Despite aggressive campaigns to discourage kids from starting to smoke, tobacco use has stayed the same among middle- and high-school aged students in five recent years, federal officials report. They blame a sharp increase in teens use of e-cigarettes and hookahs, which experts say could lead to significant health harms.
The Centers for Disease Control and Prevention has just released its analysis of data on the tobacco habits of more than 20,000 public school students who responded to annual surveys from 2011 to 2014. The researchers said:
Substantial increases were observed in current e-cigarette and hookah use among middle and high school students, resulting in an overall estimated total of 2.4 million e-cigarette youth users and an estimated 1.6 million hookah youth users in 2014. Statistically significant decreases occurred in the use of cigarettes, cigars, tobacco pipes, bidis, and snus. The increases in current use of e-cigarettes and hookahs offset the decreases in current use of other tobacco products, resulting in no change in overall current tobacco use among middle and high school students. In 2014, one in four high school students and one in 13 middle school students used one or more tobacco products in the last 30 days. In 2014 … current e-cigarette use surpassed current use of every other tobacco product, including cigarettes.
Health experts fear that vaping (use of e-cigarettes) and hookahs help hook kids on smoking, leading them to cigarette, cigar, and pipe use─a proven, top health risk that leads to cancers and lung and health diseases, increasing death rates.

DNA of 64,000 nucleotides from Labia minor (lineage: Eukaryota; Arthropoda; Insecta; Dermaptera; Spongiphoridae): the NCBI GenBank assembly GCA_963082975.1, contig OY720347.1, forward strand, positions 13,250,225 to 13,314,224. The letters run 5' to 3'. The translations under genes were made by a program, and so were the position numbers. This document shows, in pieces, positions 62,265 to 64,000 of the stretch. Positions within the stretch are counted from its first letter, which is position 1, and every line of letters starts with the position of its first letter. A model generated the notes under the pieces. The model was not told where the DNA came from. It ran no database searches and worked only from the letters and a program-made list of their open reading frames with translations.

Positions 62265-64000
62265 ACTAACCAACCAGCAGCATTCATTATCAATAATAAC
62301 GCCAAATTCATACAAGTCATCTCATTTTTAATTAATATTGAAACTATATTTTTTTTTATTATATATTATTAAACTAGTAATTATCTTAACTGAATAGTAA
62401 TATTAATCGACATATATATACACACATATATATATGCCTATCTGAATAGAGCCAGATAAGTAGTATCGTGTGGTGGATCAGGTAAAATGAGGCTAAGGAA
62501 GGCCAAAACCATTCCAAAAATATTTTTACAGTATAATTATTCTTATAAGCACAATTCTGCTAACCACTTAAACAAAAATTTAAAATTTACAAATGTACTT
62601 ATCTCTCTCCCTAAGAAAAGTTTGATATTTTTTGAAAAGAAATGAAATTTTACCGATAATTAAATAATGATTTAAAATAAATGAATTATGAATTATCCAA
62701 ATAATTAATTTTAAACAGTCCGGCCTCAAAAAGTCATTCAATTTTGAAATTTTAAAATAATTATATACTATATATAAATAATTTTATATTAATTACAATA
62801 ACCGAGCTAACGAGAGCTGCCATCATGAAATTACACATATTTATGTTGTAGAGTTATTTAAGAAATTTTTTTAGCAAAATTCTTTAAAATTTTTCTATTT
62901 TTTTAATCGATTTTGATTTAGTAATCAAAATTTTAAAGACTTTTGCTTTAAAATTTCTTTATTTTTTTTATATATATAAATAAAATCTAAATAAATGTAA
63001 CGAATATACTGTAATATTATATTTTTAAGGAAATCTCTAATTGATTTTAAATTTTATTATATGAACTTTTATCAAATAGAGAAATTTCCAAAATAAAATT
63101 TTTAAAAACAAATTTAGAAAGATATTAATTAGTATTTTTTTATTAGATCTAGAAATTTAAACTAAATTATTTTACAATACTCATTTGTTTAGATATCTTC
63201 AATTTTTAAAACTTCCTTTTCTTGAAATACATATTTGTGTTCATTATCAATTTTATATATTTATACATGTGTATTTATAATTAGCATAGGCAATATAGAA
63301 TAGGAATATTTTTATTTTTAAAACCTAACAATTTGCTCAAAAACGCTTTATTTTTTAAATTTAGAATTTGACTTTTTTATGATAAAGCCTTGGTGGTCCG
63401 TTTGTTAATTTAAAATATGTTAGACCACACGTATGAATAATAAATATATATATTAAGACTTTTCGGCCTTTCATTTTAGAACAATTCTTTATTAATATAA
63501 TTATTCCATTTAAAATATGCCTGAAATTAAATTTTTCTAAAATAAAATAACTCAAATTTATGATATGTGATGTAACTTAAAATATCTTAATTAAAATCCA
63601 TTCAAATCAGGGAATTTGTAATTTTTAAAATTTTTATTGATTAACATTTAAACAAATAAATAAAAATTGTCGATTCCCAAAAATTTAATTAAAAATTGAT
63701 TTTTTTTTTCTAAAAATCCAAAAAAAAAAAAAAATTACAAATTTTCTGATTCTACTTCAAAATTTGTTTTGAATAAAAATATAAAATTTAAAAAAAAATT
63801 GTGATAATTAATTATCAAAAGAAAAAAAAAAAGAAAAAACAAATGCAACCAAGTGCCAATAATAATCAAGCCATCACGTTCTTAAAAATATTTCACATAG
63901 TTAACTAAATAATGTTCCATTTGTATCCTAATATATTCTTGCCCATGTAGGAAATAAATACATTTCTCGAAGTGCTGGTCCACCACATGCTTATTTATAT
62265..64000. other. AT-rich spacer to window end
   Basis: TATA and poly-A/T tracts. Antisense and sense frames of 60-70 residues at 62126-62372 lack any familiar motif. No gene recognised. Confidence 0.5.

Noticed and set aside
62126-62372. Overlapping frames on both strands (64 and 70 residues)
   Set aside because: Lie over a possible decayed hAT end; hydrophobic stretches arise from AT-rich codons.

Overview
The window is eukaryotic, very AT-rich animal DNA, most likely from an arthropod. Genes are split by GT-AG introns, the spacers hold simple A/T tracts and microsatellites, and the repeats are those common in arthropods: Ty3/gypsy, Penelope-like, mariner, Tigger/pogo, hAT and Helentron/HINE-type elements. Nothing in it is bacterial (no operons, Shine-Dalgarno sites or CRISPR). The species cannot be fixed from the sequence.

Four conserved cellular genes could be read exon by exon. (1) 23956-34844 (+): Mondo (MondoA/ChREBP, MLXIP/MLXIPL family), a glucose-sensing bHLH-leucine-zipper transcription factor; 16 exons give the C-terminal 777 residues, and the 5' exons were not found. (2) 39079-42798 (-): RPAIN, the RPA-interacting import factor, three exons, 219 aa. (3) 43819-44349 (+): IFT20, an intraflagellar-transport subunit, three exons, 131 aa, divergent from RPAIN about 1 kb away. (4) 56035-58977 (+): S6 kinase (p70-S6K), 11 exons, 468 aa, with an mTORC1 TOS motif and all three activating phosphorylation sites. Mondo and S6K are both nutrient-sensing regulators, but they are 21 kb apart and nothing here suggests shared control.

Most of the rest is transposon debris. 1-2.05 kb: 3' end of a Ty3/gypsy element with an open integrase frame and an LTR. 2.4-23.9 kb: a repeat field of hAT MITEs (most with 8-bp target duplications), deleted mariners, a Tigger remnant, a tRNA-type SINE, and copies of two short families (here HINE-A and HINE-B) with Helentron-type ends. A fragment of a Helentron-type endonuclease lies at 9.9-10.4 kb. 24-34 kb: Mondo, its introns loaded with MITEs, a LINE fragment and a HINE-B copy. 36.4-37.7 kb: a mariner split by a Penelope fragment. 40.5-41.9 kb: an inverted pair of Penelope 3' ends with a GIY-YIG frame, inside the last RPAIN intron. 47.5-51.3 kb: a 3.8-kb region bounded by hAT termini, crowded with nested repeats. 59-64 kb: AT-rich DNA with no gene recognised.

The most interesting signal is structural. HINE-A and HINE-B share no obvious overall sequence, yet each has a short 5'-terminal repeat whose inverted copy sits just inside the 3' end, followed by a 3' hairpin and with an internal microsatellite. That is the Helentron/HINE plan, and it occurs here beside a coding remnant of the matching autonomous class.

Researchers haven’t built the iron-clad case, yet, that vaping, in particular, in fact helps keep users away from cigarettes and cigars. Although their advocates say e-cigarettes eliminate or reduce exposure to some known carcinogens that are part of regular cigarettes’ burning of tobacco, evidence grows by the day that vaping can damage users’ health in an array of ways, as I have written before.
Federal officials also hastened to note that exposure to nicotine─a key part of the high in vaping and hookah use─can be harmful to teens’ normal development. The research on highly addictive nicotine’s harm to kids is plentiful.
But for now, the barrage of vaping advertising and Big Tobacco’s insidious promotion of its potentially deadly new products lie just beyond regulators’ reach. New regulations are still in the research phase. Health officials have called for stepped up campaigns to increase youngsters’ awareness of tobacco’s dangers.
That’s not easy to do, as I have written before, not just because vaping and hookah use are promoted by celebrities of the moment to the young as cool and trendy but also because, hidden in the background, Big Tobacco is up to its old tricks, selling e-cigarettes, for example, under brands and labels that many may not realize are theirs.